By MICHAEL CAINES
Talking of conferences and innovations in typography: here's an unusual view of a bibliophile and sometime TLS contributor, the ingenious A. N. L. Munby, holding court. (More book historians should dress like Henry VIII, I say, or some other monarch.) I'm speaking at a centenary conference to be held in Munby's honour at King's College, Cambridge, where he was a Fellow and Librarian, at the end of June. The research has, so far, been nothing but a pleasure.
The conference website explains why Munby is such an important figure for the study of books, his activities ranging from downright collecting, cataloguing and lecturing, to surviving as a POW by writing ghost stories and co-founding the Cambridge Bibliographical Society. He wrote the five definitive volumes of Phillipps Studies, about the nineteenth century's most avid collector of manuscripts, and, just to be sure he'd made his mark, succeeded in persuading the scholarly world that booksellers and auction catalogues could be crucial resources, rather than negligible ephemera.
He himself could claim, in an essay of 1952 – "Floreat Bibliomania", from which the conference takes its name – to own some 1,500 sale catalogues, but counted this as a "very modest" figure: "the late Seymour de Ricci had 30,000 sale catalogues, now in the Bibliothèque Nationale". A postscript added some twenty years later confesses that the 1,500 had by then grown to about 7,000 "and will be a major worry to my executors".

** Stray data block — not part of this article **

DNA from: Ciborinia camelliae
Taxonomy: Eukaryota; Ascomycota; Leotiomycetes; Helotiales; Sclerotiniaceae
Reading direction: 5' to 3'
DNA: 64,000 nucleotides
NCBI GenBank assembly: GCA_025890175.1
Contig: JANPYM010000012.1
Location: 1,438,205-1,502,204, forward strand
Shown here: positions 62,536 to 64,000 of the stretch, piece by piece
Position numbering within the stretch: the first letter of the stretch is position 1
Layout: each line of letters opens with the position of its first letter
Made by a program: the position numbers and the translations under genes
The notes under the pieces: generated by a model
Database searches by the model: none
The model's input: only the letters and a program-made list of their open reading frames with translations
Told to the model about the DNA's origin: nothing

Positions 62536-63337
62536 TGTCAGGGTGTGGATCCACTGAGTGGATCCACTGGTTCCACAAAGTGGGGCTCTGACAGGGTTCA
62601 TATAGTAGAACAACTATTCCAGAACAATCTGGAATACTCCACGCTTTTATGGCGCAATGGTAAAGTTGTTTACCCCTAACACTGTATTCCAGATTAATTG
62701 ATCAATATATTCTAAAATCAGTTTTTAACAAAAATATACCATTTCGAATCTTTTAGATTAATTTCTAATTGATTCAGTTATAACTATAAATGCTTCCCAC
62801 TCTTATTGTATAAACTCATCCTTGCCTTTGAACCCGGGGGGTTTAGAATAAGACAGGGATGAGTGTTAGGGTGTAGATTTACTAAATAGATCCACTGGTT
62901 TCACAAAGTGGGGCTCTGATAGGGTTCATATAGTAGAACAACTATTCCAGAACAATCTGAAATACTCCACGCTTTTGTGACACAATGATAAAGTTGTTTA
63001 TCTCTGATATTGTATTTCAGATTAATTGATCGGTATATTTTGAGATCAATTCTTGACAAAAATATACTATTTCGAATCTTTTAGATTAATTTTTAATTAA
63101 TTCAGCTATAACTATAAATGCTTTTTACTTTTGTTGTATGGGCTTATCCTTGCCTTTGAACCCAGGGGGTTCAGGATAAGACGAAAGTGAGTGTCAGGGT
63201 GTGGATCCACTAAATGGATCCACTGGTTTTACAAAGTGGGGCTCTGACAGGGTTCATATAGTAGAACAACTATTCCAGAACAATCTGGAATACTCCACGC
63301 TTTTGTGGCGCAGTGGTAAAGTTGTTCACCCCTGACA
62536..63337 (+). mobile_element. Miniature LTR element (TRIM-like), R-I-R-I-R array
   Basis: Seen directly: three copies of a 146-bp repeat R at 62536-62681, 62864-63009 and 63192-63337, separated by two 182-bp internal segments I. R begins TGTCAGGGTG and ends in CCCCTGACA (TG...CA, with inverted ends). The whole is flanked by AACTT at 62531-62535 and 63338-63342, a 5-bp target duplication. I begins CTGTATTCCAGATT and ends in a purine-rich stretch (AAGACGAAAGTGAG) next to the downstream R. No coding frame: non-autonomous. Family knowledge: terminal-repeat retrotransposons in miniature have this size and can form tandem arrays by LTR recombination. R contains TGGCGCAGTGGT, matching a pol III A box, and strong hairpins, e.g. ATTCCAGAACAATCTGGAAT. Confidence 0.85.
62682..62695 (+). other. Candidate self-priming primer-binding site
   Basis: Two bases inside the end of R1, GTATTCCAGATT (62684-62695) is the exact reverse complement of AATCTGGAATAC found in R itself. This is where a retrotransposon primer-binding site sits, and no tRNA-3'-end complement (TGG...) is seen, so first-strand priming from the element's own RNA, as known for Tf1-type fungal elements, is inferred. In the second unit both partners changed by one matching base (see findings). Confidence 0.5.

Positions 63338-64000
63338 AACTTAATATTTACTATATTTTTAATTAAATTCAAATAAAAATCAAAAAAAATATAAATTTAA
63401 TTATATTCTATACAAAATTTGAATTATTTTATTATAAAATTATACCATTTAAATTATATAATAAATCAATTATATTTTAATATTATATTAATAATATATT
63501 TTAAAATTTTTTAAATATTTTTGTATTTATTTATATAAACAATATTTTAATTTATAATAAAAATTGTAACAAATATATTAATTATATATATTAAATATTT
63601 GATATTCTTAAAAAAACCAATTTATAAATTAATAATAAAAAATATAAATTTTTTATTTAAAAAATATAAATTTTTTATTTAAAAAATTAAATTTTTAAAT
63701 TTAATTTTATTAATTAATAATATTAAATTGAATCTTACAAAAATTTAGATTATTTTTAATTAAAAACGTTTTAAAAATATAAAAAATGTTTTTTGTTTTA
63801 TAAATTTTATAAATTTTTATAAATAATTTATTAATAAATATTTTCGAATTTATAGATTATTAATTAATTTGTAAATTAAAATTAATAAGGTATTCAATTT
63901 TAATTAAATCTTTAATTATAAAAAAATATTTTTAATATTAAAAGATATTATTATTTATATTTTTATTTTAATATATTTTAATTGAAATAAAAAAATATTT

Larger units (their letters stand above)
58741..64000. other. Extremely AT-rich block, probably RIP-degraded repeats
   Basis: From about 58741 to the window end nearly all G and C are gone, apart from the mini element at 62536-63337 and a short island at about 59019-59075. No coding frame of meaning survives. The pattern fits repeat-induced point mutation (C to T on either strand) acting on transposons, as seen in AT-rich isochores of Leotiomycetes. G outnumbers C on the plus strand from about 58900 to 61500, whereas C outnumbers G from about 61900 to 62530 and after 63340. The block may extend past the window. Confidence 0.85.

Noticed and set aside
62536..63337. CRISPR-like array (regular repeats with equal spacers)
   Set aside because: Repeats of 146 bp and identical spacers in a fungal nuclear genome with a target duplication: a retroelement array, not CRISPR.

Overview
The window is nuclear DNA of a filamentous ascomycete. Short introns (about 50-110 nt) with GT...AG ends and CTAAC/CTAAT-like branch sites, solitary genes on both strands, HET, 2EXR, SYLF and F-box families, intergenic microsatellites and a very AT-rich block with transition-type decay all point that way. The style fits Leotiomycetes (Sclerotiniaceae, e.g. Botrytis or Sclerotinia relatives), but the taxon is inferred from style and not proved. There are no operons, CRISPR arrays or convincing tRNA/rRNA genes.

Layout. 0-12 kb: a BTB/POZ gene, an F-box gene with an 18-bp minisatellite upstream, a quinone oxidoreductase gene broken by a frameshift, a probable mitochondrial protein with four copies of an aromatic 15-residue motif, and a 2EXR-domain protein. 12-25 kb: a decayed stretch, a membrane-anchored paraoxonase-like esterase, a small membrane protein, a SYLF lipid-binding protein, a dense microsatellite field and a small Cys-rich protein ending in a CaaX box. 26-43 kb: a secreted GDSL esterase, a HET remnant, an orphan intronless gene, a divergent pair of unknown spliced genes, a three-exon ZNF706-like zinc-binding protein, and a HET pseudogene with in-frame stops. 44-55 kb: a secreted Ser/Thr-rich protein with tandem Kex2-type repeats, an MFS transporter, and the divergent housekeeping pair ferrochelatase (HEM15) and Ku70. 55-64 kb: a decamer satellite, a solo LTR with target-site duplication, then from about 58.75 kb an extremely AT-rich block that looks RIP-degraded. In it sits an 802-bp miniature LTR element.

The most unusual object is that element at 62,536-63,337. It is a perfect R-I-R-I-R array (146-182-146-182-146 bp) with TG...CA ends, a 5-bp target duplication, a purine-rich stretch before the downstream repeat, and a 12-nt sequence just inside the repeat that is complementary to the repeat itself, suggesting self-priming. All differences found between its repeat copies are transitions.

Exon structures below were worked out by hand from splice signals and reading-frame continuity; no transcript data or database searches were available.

Yet Munby knew the dangers of overdoing a good thing. To quote again from the superb collection Essays and Papers (you don't need to be a bibliomaniac, by the way, to savour Munby's prose):
"The will-power necessary to get rid of books must be maintained at all costs. Even if one buys on a modest scale – say, one book a day on an average . . . . I once visited a house in Blackheath after its owner had died. It was solid books. Shelves had been abandoned years before; in every room narrow lanes ran between books stacked from floor to ceiling, ninety per cent of them utterly inaccessible. In one of the bedrooms there was a narrow space two feet wide round the bed, and there the owner had died, almost entombed in print. . . ."
Bibliophile: consider yourself warned. Again.
Photo copyright the Estate of A. N. L. Munby.